If you’ve gotten hurt in XRP (CCC:XRP-USD), you’re not alone. But with digital currencies under increased pressure, poor prospects off and on the price chart and an ambulance-chasing lawyer on the scene, letting XRP coin further victimize your trading account is a big mistake. Let me explain.
It’s a bad day for cryptos of all kinds. From Bitcoin (CCC:BTC-USD) and the market’s largest coin by valuation, to up-and-coming must-own Polygon (CCC:MATIC-USD) or comedic-value, meme-traded favorite Dogecoin (CCC:DOGE-USD), casualties abound within a decentralized finance (DeFi) universe upward of 9,000 digital assets. And XRP coin isn’t immune.
Amid Thursday’s higher profile losses ranging from roughly 3.50% in BTC to more than 7% in blockchain heavyweight Ethereum (CCC:ETH-USD), XRP is in the middle of the pack shedding about 4.50%. No need to be overly-alarmed, there’s a bad actor to blame, right? Correct, well kind of.
XRP, Ripple and China
Blameful fingers are once again pointed at China. And for good reason as the country’s dogged war against the emerging digital market escalated to new heights this week.
The country’s central bank is set to shut down a software company suspected of providing crypto-related transaction services. It’s the first such action being taken following multiple warnings by regulators.
But XRP has other problems specific to Ripple and to itself. What?
Many investors view XRP as synonymous with Ripple, but they’re not the same. Ripple is short for RippleNet and what’s become an increasingly popular platform for international payments.
Among those partnering with RippleNet are Bank of America (NYSE:BAC), the United States second largest financial institution by assets, and fellow industry blue-chip American Express (NYSE:AXP). RippleNet is big and growing and taking aim at SWIFT, the method banks have traditionally used for international money transfers.
More About XRP
Then there’s XRP, the original digital coin developed by Ripple’s owner Ripple Labs. And today, while XRP can be used on Ripple, it’s outdated technology offers less utility than newer coins from Ripple Labs. In fact, Ripple Labs has all but moved on with other digital assets affording faster and cheaper transactions in building out RippleNet.
Aside from crypto’s broader threat and XRP’s inherently weaker value to Ripple and its customers, XRP remains in the crosshairs of the Securities and Exchange Commission. U.S. regulators are investigating whether XRP is an unregistered security. The reason is its supply, unlike other open-sourced digital coins, is controlled by Ripple Labs.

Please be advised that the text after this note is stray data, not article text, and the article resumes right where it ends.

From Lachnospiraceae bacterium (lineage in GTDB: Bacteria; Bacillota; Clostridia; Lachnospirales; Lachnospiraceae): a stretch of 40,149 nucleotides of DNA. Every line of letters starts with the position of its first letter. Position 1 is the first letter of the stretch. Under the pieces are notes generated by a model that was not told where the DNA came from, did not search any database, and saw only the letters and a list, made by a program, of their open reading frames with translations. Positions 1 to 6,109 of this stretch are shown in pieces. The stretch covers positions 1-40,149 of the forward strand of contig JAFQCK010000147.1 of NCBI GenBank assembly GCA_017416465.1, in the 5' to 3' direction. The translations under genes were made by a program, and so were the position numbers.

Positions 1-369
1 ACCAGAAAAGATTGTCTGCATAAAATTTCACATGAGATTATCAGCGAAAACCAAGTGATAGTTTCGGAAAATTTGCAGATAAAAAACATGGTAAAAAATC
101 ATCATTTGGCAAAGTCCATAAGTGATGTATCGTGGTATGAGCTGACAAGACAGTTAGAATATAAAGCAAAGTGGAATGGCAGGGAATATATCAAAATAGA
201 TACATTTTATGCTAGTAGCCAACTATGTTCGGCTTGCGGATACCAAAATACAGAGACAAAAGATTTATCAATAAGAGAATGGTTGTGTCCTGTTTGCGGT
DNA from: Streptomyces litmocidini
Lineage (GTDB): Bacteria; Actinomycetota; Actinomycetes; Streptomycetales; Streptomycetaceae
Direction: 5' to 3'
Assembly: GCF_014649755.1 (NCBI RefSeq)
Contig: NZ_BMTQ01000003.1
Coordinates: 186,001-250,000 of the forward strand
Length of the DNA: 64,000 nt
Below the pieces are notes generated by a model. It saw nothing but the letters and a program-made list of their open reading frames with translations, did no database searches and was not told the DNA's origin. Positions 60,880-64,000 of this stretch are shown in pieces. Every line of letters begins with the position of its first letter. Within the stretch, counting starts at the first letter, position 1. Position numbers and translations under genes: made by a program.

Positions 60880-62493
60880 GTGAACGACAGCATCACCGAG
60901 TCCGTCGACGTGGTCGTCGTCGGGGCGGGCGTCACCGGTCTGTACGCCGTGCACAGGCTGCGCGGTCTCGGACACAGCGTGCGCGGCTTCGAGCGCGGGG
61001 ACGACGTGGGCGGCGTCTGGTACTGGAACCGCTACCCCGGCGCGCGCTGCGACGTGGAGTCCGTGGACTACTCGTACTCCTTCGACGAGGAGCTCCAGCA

At best XRP is facing an uphill battle. And with a Florida-based personal injury attorney at the scene of the purported crime, the government having until mid-October to reach “expert” discovery and given the circumstantial evidence on XRP coin’s price, a verdict of foul play has already been handed out.
Ripple’s XRP Weekly Price Chart
Source: Charts by TradingView
It doesn’t take Matlock to view XRP’s weekly price chart and realize that cheaper doesn’t always indicate value. The writing has been on the wall since the coin’s failure to hit new highs this spring. And that writing continues to spell trouble for XRP bulls.
What is the digital coin’s latest sign of weakness? A failure to hold relatively deeper corrective testing of a key support area.
Prior key highs from late November and February, combined with a building trend and 62% retracement level, were unsuccessful in helping XRP find a bottom this past month. And barring the token reclaiming $1 on the weekly time frame, it’s a problem.
Bottom line and given the evidence, both off and on the price chart, XRP looks like a lost cause. It’s speculative at best. What’s the real upside in a modest risk allocation of XRP coin going to get you? Likely, not very much.
On the date of publication, Chris Tyler holds (either directly or indirectly) positions in Grayscale Bitcoin (GBTC), Grayscale Ethereum and Ethereum Classic Trust (ETHE, ETCG) securities. The opinions expressed in this article are those of the writer, subject to the InvestorPlace.com Publishing Guidelines.
Chris Tyler is a former floor-based, derivatives market maker on the American and Pacific exchanges. For additional market insights and related musings, follow Chris on Twitter @Options_CAT and StockTwits